Seaton Ross (for Wadkin Arms).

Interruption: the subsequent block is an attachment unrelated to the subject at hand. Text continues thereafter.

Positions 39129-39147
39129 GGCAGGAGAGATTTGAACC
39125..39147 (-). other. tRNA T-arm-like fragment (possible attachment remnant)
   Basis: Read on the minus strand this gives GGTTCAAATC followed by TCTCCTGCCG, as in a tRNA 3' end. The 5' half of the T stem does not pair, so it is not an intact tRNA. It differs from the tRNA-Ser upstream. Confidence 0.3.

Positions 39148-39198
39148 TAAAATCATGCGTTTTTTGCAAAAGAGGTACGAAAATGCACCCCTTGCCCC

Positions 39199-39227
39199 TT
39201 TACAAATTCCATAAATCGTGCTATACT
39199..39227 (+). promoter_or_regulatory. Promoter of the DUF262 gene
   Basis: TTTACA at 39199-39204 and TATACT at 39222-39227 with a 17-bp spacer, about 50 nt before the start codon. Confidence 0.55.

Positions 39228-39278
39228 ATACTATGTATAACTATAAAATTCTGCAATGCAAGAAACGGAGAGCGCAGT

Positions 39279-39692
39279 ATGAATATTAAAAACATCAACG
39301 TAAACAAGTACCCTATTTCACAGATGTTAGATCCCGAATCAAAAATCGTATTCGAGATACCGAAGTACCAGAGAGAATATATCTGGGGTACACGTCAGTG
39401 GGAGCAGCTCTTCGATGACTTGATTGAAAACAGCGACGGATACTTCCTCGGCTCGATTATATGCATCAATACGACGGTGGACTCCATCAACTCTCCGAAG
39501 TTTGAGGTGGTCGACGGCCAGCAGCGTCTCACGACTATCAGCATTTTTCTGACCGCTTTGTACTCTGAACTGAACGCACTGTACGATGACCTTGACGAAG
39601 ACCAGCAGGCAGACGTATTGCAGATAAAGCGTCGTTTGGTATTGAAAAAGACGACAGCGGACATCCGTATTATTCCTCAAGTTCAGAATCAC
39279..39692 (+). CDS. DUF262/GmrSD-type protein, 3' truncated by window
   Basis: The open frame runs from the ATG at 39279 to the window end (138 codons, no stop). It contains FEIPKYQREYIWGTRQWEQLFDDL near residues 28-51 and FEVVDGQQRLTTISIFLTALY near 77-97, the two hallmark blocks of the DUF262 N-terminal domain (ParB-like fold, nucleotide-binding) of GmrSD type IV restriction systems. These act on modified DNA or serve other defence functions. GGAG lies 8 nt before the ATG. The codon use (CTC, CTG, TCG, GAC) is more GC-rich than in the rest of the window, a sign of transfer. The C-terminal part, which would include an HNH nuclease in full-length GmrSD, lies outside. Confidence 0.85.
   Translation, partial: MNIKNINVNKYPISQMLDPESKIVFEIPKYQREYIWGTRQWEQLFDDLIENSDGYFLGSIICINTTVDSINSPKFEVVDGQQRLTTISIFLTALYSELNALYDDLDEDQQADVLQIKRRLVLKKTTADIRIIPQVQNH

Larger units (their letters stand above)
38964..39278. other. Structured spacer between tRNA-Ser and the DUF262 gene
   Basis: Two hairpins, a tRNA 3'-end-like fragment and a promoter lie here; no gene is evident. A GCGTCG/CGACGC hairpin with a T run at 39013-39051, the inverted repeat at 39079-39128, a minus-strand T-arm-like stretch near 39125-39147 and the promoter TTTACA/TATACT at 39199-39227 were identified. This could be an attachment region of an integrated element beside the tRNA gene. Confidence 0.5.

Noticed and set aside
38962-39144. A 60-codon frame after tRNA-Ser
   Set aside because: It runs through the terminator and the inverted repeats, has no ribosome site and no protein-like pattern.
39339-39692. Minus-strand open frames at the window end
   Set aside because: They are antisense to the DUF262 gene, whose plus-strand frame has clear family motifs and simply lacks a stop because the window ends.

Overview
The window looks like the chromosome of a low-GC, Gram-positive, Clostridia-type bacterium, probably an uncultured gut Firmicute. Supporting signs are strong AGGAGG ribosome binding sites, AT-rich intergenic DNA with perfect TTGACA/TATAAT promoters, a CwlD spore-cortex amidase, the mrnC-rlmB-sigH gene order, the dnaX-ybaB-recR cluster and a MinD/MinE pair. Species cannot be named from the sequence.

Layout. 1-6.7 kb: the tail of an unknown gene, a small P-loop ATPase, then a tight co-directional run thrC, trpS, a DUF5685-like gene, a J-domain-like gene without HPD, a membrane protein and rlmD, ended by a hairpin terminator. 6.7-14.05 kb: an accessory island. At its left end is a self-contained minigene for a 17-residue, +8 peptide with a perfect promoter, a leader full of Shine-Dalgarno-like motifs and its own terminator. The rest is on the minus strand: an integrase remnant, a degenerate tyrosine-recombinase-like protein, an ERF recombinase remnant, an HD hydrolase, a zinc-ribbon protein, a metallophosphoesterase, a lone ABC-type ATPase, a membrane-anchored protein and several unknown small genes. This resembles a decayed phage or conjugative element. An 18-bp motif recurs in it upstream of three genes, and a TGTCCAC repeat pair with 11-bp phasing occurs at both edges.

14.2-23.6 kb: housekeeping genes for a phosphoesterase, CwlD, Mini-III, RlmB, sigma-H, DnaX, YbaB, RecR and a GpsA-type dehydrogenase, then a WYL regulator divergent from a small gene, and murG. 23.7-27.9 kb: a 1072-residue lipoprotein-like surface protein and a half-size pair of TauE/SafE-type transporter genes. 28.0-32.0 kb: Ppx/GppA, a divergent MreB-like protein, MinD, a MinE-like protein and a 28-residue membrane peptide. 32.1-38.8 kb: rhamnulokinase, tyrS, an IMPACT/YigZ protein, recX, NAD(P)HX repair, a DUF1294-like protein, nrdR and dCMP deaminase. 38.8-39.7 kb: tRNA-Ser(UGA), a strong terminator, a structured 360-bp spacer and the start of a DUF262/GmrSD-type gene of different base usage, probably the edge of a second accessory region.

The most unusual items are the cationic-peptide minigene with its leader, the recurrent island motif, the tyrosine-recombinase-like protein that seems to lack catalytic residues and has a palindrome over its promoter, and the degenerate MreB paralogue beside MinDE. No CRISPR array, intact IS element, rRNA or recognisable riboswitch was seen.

Thursday 13th February 2020 Seaton Ross, New Plantation, Baulker Farm, Southfield Lane, Oldflat Wood, Clayflat Plantation, Lane, Everingham, Petersfield Wood, Carr Lane, Seaton Ross (7 miles). Cloudy start, sunny later. Chris, John, Paul, Paul ‘Sherlock’ Holmes, Stu, Keith. The weather forecast for the morning didn’t seem too promising but such things don’t deter the FAC. We met up on the Beverley by-pass and headed out for Seaton Ross situated in the flat-lands west of Market Weighton. The journey was pretty straight forward, or it should have been. For reasons best known to himself Sherlock took the first left at the end of the by-pass and headed towards Walkington. Almost immediately his passengers Stu & Keith alerted him to this error of judgement using traditional Anglo-Saxon phrases to drive home their point. A quick reversing manoeuvre soon had them back on track with all thoughts of another devious ploy to gain extra money for fuel far from anyone’s mind…until now! The area around Seaton Ross is virgin territory for the FAC so our first thoughts on entering the village was where to park. A check on Google StreetView a couple of days beforehand didn’t highlight anywhere obvious but we eventually found a suitable roadside berth in the main street. A gaggle of six ne’er do wells from that there Hull certainly got the curtain twitchers interested but at least we knew someone would be keeping a careful eye on our cars while we were away. There’d been quite a bit of rain overnight but by the time we were ready for the off it had ceased with the promise of brighter weather on the southern horizon. John had brought a couple of Sue’s legendary scones for Stu & Sherlock to enjoy later in the day but this time he’d had the foresight to hand them over before we started walking. In the past John has struggled to keep up as he lugged around the scones, masquerading as door stops and/or wheel chocks, before handing them out at our grub stops. We set off walking south through the village with quite a few fine looking houses to admire as we passed by. We eventually struck off down a puddle strewn track and across open fields towards New Plantation. Heading towards Baulker Farm we skirted acres of lush green grass destined to be sold as turf to adorn gardens county wide. It must be good business as the farmhouse was quite grand with a top of the range car parked alongside to match. The rolling green acres had Stu wishing he’d brought a golf club or two as it looked an ideal place to practice his golf strokes. With all the recent wet weather in the wake of Storm Ciara we’d expected to be wallowing around in mud but in all honesty it wasn’t that bad. Certainly the fields were awash with the sloppy stuff but the footpaths were in generally good condition although there was plenty of standing water to either skirt around or wade through, whichever took your fancy. We stopped for a brew and a butty at the edge of Oldflat Wood and sat facing south we actually had the sun in our eyes which was not a scenario we’d envisaged when we set off from Hull. After our welcome break we set off north through and alongside woodlands and field paths to Clayflat Plantation then walked the half mile along the lane into Everingham village. For mid February It had turned out to be a superb day weather wise with plenty of winter sunshine. Wet underfoot of course but we’ve encountered much worse at this time of year. The track out of the village was between tall hedges and trees and alongside interesting gardens eventually heading out into open countryside along field headlands. It was certainly a good route back into Seaton Ross and as we neared the village there was a fine crop of snowdrops at either side of the track. We arrived back at the cars which were as we’d left them some four hours earlier, the neighbourhood watch having lived up to their name. We got changed out of our walking attire and headed off to Osgodby and part two of our day out. The walk around the Seaton Ross/Everingham area had been deliberately chosen to avoid the flood plain of the River Derwent which is not many miles away. That area has a tendency to flood at the best of times and the wet winter we’re part way through is far from the best of times. The evidence was plain to see as we crossed the river at Bubwith which was much more a lake than a river. We arrived at The Wadkin Arms some 20 minutes later and as on all our visits to this fine hostelry we immediately felt at home. The Waddy is superbly run by our friends and former work colleagues Martin & Alan and as ever they looked after us admirably. The beer, tea and coffee were free and they laid on a fine spread of sandwiches and sausage rolls and to a man we all wished it was our local. It was good to see them both and to catch up and hopefully we’ll see them again soon. It had been a great day out with an excellent walk with fair weather topped off with a visit to The Waddy. All that was missing today was Col who had a previous engagement with a caravan, although he was with us in spirit. Still, he’ll be back on the next walk, so see y’all then! ON THIS DAY 11th February 2010 – Millington to Bishop Wilton Paul, Chris, Stu, Craggsy, Keith, Dudley, Ray & Jack Rhoades. A sunny but cold day on the Wolds and icy underfoot. There were some excitable horse galloping about at Warren Farm. As Keith attempted to take a photo of the bucking broncos his mobile phone rang. For one brief moment he appeared not to know whether to put his camera to his ear or his phone to his eye. Keith’s dodgy knee wasn’t playing up too much today and his foot problem had been cured by some sort of magic gel inside his boot. However he seemed to have developed a hitherto unknown medical complaint called Megabus arm. Bob had driven up to The Fleece in Bishop Wilton to meet us as he recovers from his recent internal plumbing issues. Apparently we thought he’d had a relapse when he was heard to mutter “I’ll get these in” when he actually said “I bet it was freezing”. We also received a call from Costa del Col basking in the sunny Spain as we froze in snowy East Yorkshire. 15th February 1995 – Thorgill (Rosedale) to Hutton-le-Hole Bob, Chris, Jacko, Ray, Dave Hunt, Paul & Barry. Jacko reports the weather was mixed and the going was extremely wet underfoot. Ray lost his money in the pub (The Crown in H-le-H) but in the best traditions of the FAC it had been found before Ray discovered he’d lost it. We met a bloke surveying footpaths and we were able to give him some measurements in fathoms. Bob’s quote of the day was “It’ll be alright round the corner”. It wasn’t. 13th February 1975 – Appleton-le-Moor to Fadmoor. Bob, Jacko, Jim Cranwell, Chris & Wally Swift. Bob reports this was Jim’s first outing since his serious illness plus they had a surprise visit from Wally who’d gone sick for the day. The infamous Plan X in action. They had a break in the old school in Hutton-le-Hole which was being converted into a shop. They arrived at Gillamoor at lunchtime but found The Royal Oak closed so they headed for Fadmoor only to discover The Plough Inn also closed. However the landlord took pity when he saw five dishevelled figures outside the pub. They returned to Appleton via Grouse Hall, Douthwaite Hall and Spring Wood.